FG, UN agencies, others synergise on ending child marriage

Child bride


The Federal Government has commenced engagements with relevant UN agencies and other stakeholders to end the practice of early child marriage in the country.

The agencies are United Nations Children’s Fund (UNICEF) and United Nations Population Fund (UNFPA).

Ms Cristian Munduate, UNICEF’s Country Representative, who spoke in Abuja at a National Dialogue on Ending Child Marriage in Nigeria, said that Nigeria had nearly 25 million child brides with prevalence in Bauchi, Jigawa and Zamfara.

Munduate said that child marriage was a harmful practice under international human rights law which was often associated with severe forms of violence against women and girls, including intimate partner violence.

“In Nigeria, there are nearly 25 million child brides; with alarming prevalence rates in states such as Bauchi that has 74 per cent child brides.

“Also, Jigawa has 72 per cent of its children getting married before the age of 18, Katsina has little less at 69 per cent and Zamfara has nearly 67 per cent of its children getting married.’’

While calling for more investment in education for all children, the country representative said the practice of child marriage not only violated human rights but also hindered Nigeria’s social and economic development.

“A recent study by the Federal Ministry of Women Affairs and UNICEF estimates an annual cost of 10 billion dollars as economic burden of child marriage to the nation.

“The study also projects a potential GDP boost of nearly 25 per cent upon its eradication.

“The consequences of child marriage ripple through society, impacting not only the lives of child brides but the entire fabric of our nation,” she said.

Also, Mr Koessan Kwawu, Deputy Representative, UNFPA, said that the practice had adverse effects on the health, education and future opportunities of the child.

He called on stakeholders to seek an end to the practice.

On her part, Mrs Uju Kennedy-Ohanenye, Minister, Federal Ministry of Women Affairs, stressed on the role of all stakeholders in meeting the target of ending child marriage by 2030.

Kennedy-Ohanenye said there was need to educate and engage traditional, religious women groups and other stakeholders at the community level on the negative effects of the practice on the girl-child.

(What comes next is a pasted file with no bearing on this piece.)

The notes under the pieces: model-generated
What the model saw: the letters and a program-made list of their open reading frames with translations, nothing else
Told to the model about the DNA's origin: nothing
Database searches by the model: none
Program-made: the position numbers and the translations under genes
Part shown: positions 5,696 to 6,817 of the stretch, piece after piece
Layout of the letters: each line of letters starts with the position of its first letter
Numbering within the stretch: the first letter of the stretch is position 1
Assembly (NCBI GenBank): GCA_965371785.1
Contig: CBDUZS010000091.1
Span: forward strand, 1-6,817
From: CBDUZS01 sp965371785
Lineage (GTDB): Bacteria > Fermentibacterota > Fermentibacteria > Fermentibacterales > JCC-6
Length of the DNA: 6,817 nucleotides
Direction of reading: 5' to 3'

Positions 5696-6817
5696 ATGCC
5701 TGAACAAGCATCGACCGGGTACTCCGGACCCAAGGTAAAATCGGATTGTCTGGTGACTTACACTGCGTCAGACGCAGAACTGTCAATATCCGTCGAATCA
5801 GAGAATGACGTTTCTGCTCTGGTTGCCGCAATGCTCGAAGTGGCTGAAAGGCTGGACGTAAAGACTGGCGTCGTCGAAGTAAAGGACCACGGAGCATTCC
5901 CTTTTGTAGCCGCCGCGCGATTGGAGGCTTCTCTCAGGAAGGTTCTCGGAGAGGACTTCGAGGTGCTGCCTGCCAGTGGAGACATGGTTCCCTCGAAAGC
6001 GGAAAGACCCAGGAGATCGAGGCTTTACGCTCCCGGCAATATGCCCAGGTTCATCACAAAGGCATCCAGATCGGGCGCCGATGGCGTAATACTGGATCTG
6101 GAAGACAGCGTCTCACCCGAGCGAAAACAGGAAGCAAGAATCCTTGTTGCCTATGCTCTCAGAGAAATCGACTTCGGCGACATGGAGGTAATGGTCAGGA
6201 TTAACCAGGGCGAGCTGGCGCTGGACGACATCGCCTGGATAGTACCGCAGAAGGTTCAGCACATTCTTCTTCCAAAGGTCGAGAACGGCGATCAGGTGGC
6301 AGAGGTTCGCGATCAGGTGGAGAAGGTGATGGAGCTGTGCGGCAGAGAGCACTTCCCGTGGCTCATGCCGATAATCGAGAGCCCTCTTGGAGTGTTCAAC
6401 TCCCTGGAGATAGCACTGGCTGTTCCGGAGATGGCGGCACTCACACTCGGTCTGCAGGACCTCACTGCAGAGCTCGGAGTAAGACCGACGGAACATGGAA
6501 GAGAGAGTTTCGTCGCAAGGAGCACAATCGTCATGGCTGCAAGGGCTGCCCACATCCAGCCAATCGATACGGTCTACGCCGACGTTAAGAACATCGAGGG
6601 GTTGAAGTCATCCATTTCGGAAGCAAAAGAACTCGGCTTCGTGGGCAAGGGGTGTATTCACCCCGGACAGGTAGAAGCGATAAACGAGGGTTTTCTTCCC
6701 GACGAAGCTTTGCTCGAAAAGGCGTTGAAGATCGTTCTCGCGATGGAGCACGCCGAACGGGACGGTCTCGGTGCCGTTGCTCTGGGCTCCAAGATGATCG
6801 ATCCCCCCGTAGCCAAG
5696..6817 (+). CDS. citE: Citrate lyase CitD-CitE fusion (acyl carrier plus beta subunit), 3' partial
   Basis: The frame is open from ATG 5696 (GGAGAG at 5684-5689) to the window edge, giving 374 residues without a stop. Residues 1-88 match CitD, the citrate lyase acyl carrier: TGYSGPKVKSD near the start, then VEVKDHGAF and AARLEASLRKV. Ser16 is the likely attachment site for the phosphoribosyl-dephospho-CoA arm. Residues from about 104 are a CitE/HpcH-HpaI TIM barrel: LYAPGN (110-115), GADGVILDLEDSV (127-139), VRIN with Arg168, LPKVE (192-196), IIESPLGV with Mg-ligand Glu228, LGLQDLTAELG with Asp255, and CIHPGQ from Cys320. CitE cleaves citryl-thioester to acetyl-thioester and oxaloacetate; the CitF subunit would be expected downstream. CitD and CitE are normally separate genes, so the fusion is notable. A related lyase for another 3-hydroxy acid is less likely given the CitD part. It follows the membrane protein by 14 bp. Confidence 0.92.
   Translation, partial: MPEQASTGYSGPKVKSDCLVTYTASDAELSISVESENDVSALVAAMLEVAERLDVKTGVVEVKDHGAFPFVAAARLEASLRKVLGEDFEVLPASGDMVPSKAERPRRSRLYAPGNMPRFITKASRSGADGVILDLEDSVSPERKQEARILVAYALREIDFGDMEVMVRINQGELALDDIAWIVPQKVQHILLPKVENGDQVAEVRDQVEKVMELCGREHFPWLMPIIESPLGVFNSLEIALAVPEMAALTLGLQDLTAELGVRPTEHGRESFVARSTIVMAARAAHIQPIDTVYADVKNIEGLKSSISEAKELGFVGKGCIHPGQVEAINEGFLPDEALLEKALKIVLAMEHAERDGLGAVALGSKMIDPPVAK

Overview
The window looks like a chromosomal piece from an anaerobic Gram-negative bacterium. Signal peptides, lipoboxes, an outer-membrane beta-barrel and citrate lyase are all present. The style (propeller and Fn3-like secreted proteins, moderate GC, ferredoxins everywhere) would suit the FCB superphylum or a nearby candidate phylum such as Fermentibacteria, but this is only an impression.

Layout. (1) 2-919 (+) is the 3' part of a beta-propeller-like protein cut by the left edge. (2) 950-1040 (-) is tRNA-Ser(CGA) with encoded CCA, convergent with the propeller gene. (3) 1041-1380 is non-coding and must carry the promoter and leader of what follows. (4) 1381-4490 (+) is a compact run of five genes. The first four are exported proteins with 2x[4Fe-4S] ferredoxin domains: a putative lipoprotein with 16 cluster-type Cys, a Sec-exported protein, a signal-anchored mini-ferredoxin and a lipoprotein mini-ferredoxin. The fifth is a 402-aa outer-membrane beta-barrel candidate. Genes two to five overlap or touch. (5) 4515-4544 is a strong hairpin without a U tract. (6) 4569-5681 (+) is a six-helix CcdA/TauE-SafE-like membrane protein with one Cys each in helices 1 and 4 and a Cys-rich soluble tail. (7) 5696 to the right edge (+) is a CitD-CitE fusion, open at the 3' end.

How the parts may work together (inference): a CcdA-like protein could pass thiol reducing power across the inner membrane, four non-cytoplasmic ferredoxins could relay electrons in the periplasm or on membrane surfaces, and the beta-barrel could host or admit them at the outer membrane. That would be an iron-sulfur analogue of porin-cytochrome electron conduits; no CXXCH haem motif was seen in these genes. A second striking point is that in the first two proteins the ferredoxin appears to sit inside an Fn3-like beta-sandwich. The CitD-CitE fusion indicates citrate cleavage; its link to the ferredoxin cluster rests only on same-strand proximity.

Prof. Olufolake Abdulrazaq, Wife of Kwara Governor and Chairperson, Nigerian Governor’s Spouses Forum, said that ending child marriage in Nigeria involved leveraging on the instruments of the law.

“Also, there is need for community efforts and the good standing of leaders of socio- cultural and religious institutions; civil society organisations and development partners to assess the concerns posed by child marriage.

“As well as getting rid of endemic dysfunctional aspects of the various cultural traditions in the country which have an incorrect gender discriminatory norm,” she said.

Sultan of Sokoto, Muhammad Sa’ad Abubakar 111, represented by Alhaji Attahiru Ahmed, Emir of Zamfara, said there was the need for children to attain at least attain 18 years with a minimum of secondary school education before getting married.

Similarly, President, Christian Association of Nigeria (CAN), Archbishop Daniel Okoh, represented by Dr Micheal Akinwale, Methodist Church, Nigeria, harped on the need for investment in the future of children to end child marriage.

The News Agency of Nigeria (NAN) reports that there were also panel discussions on the role of traditional and religious leader in addressing child marriage as well as innovative solutions and proven strategies to address child marriage. (NAN)


The OPINION / COLUMN is authored by independent contributors to the National Accord Newspaper. While contributors adhere to our editorial guidelines, they are not employed by the National Accord Newspaper. The perspectives and opinions expressed herein are solely those of the author and do not represent the views of the National Accord Newspaper or its staff.

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